There must also be a way to create an iterator so it points to some first element as well as some way to determine when the iterator has exhausted all of the elements in an object collection.

Notes:

  1. Only Solar System bodies have locations. For all other object types, this method will return an empty iterator.

Example:
Print all location names of the current selection to the Celestia log file. You can turn the display of the log layer on and off using the tilde [~] key on the keyboard. Up to ten lines are displayed on the screen, and you can scroll back and forward using the up/down arrow and page up/down keys. Mind that the size of the log is limited by the celestia.cfg file.

for loc in celestia:getselection():locations() do
   celestia:log(loc:name())
end


Return to the object method index.


bodyfixedframe[edit]

1.6.0 frame object:bodyfixedframe()

Return the body-fixed frame for this object as a "frame" object.

Notes:

  1. A CELX reference "frame" is an origin and set of axes which define the coordinate system used for a body's trajectory and orientation. The origin is some other body defined in a catalog file. There are a number of ways to set the coordinate system axes.
  2. The frame methods can be used on a CELX "frame" object. This section also gives more information about using reference frames. "Frame" objects can also be used in other methods, requiring a "frame" object as an argument.

Example:
Get the body-fixed frame of the Earth

earth = celestia:find("Sol/Earth")
e_bff = earth:bodyfixedframe()


Return to the object method index.


equatorialframe[edit]

1.6.0 frame object:equatorialframe()

Return the equatorial frame for this object as a "frame" object.

Notes:

  1. A CELX reference "frame" is an origin and set of axes which define the coordinate system used for a body's trajectory and orientation. The origin is some other body defined in a catalog file. There are a number of ways to set the coordinate system axes.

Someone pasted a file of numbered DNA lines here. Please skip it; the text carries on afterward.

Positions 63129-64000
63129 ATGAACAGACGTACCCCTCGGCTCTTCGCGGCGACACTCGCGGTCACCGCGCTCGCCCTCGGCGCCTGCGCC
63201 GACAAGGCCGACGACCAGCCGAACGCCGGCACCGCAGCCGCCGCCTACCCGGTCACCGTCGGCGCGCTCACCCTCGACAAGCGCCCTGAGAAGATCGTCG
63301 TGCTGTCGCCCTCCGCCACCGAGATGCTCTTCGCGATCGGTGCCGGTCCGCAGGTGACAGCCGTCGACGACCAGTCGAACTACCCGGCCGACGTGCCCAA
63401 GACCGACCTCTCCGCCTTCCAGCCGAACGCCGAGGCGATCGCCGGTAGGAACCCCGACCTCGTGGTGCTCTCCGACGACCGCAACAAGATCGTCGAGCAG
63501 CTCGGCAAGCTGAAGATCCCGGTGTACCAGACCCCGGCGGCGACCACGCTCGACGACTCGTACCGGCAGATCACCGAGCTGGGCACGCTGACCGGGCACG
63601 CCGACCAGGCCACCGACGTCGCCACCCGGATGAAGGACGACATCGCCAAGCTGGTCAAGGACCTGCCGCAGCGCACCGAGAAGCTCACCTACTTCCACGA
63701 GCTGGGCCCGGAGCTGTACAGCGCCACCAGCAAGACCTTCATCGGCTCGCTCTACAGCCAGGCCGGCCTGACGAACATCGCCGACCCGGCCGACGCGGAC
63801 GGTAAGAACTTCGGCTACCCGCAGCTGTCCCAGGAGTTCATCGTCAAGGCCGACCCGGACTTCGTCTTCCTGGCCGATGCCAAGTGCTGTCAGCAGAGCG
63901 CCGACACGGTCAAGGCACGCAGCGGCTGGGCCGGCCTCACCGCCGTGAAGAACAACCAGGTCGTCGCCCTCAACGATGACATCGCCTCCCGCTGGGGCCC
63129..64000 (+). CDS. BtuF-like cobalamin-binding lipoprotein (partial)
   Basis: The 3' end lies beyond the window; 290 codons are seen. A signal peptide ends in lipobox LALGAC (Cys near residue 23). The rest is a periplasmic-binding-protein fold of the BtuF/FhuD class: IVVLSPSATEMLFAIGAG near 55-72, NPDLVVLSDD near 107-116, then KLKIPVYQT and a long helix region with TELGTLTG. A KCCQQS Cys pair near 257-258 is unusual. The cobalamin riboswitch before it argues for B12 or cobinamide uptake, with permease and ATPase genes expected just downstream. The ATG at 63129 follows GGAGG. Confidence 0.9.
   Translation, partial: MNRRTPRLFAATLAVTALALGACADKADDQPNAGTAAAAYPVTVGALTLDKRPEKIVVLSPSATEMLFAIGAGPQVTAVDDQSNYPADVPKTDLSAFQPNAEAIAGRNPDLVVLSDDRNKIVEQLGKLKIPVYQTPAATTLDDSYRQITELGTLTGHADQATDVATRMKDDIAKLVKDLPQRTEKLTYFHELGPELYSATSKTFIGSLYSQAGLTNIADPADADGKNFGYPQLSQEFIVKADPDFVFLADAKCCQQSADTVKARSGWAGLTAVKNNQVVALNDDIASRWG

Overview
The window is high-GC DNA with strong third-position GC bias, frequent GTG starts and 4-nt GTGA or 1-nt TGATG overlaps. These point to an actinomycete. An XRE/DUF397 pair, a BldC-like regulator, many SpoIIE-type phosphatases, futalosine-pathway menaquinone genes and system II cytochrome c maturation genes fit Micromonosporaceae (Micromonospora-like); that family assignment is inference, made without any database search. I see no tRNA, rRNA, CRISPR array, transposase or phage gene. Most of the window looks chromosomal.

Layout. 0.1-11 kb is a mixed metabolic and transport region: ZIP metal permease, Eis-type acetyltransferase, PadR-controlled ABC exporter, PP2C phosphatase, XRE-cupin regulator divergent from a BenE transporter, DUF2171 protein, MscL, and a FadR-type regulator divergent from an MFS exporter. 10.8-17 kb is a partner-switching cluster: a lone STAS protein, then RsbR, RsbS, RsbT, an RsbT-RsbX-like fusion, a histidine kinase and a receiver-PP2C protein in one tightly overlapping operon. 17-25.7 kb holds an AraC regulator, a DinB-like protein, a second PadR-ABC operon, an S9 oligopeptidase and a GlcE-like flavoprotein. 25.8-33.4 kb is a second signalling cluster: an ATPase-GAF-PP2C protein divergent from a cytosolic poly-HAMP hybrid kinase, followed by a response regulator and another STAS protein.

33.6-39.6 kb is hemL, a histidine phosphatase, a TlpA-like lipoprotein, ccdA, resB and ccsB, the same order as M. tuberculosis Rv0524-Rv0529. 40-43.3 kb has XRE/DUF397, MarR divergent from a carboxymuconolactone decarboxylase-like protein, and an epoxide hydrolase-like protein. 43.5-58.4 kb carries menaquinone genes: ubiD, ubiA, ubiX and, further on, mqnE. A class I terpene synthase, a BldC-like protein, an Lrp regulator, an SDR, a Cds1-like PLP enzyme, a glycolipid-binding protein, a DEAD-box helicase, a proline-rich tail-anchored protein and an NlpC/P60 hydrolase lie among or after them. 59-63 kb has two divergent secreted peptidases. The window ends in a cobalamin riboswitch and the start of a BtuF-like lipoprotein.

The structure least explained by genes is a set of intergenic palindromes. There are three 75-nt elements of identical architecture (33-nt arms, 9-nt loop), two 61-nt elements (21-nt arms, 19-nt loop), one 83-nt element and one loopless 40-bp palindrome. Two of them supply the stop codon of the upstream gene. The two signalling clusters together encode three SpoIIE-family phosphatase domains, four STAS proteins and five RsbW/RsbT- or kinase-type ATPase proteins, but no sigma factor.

2. The frame methods can be used on a CELX "frame" object. This section also gives more information about using reference frames. "Frame" objects can also be used in other methods, requiring a "frame" object as an argument.

Example:
Get the equatorial frame of the Earth

earth = celestia:find("Sol/Earth")
e_eqf = earth:equatorialframe()


Return to the object method index.


orbitframe[edit]

1.6.0 frame object:orbitframe([number:time])

Return the frame in which the orbit for an object is defined at a particular time as a "frame" object.

Arguments:

time
The time used to return the frame, as a TDB (Barycentric Dynamical Time) Julian date number.
If time isn't specified, the current simulation time is assumed.


Notes:

  1. A CELX reference "frame" is an origin and set of axes which define the coordinate system used for a body's trajectory and orientation. The origin is some other body defined in a catalog file. There are a number of ways to set the coordinate system axes.
  2. The positions of stars and deep sky objects are always defined in the universal frame.
  3. The frame methods can be used on a CELX "frame" object. This section also gives more information about using reference frames. "Frame" objects can also be used in other methods, requiring a "frame" object as an argument.

Example:
Get the orbit frame of the Earth

earth = celestia:find("Sol/Earth")